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First, Miami had to do something extraordinary—O.K., in the realm of the ridiculous—to have any chance of signing Williams, whose "restricted" free-agent status (he has been in the league less than five years) would return him to his original team if it matched the offer.
Second, although the Heat has been pursuing a cautious, build-with-youth approach since entering the NBA as an expansion team in 1988, it was becoming increasingly clear to management that a bold free-agent move had to be made, lest interest in the Heat fall somewhere behind jai alai, shuffleboard and greyhound racing.
Third, because of the mandates of the league's salary cap, Miami was—and still is—in the rare position of having to spend a considerable amount of money to reach the $9.6 million cap minimum. Finally, paying an outlandish salary to a player like Williams is not as likely to cause chemistry problems for a young expansion team on which no player has a very impressive résumé.
Why Cleveland matched Miami is a little harder to figure. Williams is the Cavs' fourth-or fifth-most-important player, behind Price, center Brad Daugherty, veteran forward Larry Nance and perhaps even rookie forward Danny Ferry. In the end, Williams remained with Cleveland because Wayne Embry, the general manager of the Cavaliers, wanted to send the message that another team couldn't steal his veteran players and because he was worried that Hot Rod might improve markedly and come back to haunt his old team. "It was not a difficult decision," said Embry.
At any rate, the deal is done. Now for the fallout.
It will be most immediate in Cleveland, of course. Indeed, before Embry made the Williams deal final, he knew he had to keep Price, his most prized asset, happy: Last Friday, the Cavs announced that Price's five-year, $5 million deal was extended by three years (at an estimated $2.5 million annually). The Cavs are a fairly mature, close-knit team, but they are sitting on a powder keg. Even Price, while not begrudging Williams his money, noted, "John is making almost five times as much as any of the veterans on the team." Furthermore, Ferry, an untested albeit much-ballyhooed rookie, will make about $3 million this season.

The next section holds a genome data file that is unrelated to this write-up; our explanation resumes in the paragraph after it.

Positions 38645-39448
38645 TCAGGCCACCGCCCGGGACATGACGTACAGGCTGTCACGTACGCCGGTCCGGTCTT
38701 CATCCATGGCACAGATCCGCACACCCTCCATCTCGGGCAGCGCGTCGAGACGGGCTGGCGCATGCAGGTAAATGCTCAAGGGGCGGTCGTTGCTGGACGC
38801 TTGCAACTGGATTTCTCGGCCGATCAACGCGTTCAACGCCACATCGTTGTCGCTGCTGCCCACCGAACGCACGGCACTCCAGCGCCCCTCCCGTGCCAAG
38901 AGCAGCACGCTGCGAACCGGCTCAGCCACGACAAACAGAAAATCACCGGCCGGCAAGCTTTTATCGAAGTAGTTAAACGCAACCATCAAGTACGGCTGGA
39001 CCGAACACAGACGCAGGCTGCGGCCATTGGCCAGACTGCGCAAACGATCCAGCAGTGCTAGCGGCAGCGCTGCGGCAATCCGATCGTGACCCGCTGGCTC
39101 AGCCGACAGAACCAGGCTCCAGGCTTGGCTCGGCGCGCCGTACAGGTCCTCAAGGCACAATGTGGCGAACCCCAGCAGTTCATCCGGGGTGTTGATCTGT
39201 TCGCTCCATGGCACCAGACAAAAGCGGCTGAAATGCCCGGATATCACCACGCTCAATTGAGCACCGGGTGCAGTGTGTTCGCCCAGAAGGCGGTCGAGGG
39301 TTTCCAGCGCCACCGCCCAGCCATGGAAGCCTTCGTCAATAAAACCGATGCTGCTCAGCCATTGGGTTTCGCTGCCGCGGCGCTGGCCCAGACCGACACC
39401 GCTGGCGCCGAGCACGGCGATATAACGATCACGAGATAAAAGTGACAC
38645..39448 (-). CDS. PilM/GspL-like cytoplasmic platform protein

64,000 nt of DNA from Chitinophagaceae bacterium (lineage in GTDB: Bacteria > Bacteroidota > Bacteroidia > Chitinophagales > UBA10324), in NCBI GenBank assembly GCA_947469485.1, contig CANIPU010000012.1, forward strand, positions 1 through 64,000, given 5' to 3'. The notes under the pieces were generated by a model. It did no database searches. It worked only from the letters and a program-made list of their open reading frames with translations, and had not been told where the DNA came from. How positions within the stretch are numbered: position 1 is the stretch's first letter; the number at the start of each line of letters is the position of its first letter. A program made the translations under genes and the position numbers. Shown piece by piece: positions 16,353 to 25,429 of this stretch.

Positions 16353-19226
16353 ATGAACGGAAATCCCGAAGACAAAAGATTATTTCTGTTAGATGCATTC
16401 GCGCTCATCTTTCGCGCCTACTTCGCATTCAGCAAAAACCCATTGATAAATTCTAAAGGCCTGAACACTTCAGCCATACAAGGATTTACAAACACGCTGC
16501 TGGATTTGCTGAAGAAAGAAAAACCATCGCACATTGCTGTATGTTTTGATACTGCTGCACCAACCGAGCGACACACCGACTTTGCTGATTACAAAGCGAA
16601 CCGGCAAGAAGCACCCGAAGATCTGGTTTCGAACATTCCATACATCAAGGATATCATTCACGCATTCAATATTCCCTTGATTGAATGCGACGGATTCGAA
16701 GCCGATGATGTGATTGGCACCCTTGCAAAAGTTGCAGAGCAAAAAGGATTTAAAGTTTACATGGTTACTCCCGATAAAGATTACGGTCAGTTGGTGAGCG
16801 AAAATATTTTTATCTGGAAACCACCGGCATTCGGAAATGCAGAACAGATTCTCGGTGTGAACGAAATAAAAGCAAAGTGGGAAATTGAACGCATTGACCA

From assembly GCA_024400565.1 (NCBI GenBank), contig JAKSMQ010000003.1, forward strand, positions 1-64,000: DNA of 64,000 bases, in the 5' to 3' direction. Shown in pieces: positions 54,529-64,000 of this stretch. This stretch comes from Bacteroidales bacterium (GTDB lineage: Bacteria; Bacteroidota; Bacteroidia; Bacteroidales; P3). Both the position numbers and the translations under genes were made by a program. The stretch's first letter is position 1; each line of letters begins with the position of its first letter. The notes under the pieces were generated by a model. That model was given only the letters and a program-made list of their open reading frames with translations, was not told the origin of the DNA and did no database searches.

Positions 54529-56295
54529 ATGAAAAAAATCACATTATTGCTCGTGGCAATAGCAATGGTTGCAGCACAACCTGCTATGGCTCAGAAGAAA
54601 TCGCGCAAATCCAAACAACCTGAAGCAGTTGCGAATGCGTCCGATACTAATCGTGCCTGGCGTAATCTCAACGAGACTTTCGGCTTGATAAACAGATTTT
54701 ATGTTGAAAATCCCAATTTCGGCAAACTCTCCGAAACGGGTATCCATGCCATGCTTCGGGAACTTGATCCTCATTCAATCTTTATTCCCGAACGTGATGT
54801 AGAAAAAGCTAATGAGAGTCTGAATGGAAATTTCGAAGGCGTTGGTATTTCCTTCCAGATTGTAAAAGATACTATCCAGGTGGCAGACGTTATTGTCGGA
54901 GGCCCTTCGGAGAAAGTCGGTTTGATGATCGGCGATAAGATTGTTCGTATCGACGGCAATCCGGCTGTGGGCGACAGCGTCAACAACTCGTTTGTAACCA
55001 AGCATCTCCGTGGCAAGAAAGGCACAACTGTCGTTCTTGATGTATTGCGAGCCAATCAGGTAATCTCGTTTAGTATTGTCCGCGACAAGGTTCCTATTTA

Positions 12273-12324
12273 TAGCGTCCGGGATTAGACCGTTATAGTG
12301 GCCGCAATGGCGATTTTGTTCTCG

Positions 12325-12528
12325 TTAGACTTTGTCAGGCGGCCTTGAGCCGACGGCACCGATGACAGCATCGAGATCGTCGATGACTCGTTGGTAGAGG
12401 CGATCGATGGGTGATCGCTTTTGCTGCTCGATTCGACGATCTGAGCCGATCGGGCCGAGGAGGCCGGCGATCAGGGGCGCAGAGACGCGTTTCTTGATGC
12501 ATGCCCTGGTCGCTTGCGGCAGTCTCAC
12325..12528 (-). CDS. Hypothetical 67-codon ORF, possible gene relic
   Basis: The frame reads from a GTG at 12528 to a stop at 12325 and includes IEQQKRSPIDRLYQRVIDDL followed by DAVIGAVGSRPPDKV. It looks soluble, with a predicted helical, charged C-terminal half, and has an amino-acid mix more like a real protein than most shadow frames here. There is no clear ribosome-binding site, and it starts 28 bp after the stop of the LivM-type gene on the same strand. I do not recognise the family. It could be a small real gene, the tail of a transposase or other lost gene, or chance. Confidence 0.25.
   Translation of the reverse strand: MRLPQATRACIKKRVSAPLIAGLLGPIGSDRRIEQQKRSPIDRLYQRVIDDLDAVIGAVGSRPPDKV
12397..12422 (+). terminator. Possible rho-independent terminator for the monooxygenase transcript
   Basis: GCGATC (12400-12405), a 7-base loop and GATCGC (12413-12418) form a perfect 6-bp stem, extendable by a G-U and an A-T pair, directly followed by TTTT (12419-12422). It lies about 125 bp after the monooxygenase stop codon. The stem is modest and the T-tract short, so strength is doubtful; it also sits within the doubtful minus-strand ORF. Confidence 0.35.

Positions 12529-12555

And what about Williams, who is aware that it was Miami's largess, not Cleveland's, that opened the vault? "I take my hat off to Miami," Williams said. "I didn't think Cleveland would match. They didn't think I was worth $11.8 million last November, so why should they think I'm worth this much now?"
The money paid to Williams puts the Cavs over this year's salary cap of $11,871,000—teams are allowed to go over the cap to re-sign a free agent. The Cavaliers' payroll is an estimated $14.5 million, reportedly the highest in the NBA, and now Cleveland's hands are tied for future deals.
Outside Cleveland, there will almost certainly be a couple of repercussions from Williams's contract. First, some teams will no doubt try to sign their key players to long-term deals—perhaps as long as 10 years—a course already being pursued by the Indiana Pacers. (Long-term deals, however, can't guarantee financial stability in this era of renegotiation.) Second, Williams's contract will up the salary ante for the NBA's superstars. If Hot Rod is worth $5 million this year, and an average of about $3.58 million over the next six years, then what in the name of Midas is Michael Jordan worth to the Chicago Bulls?
"How do you ever compensate the Birds, the Jordans and the Magics?" said George Andrews, another Chicago agent. "Should they become equity owners in their teams?"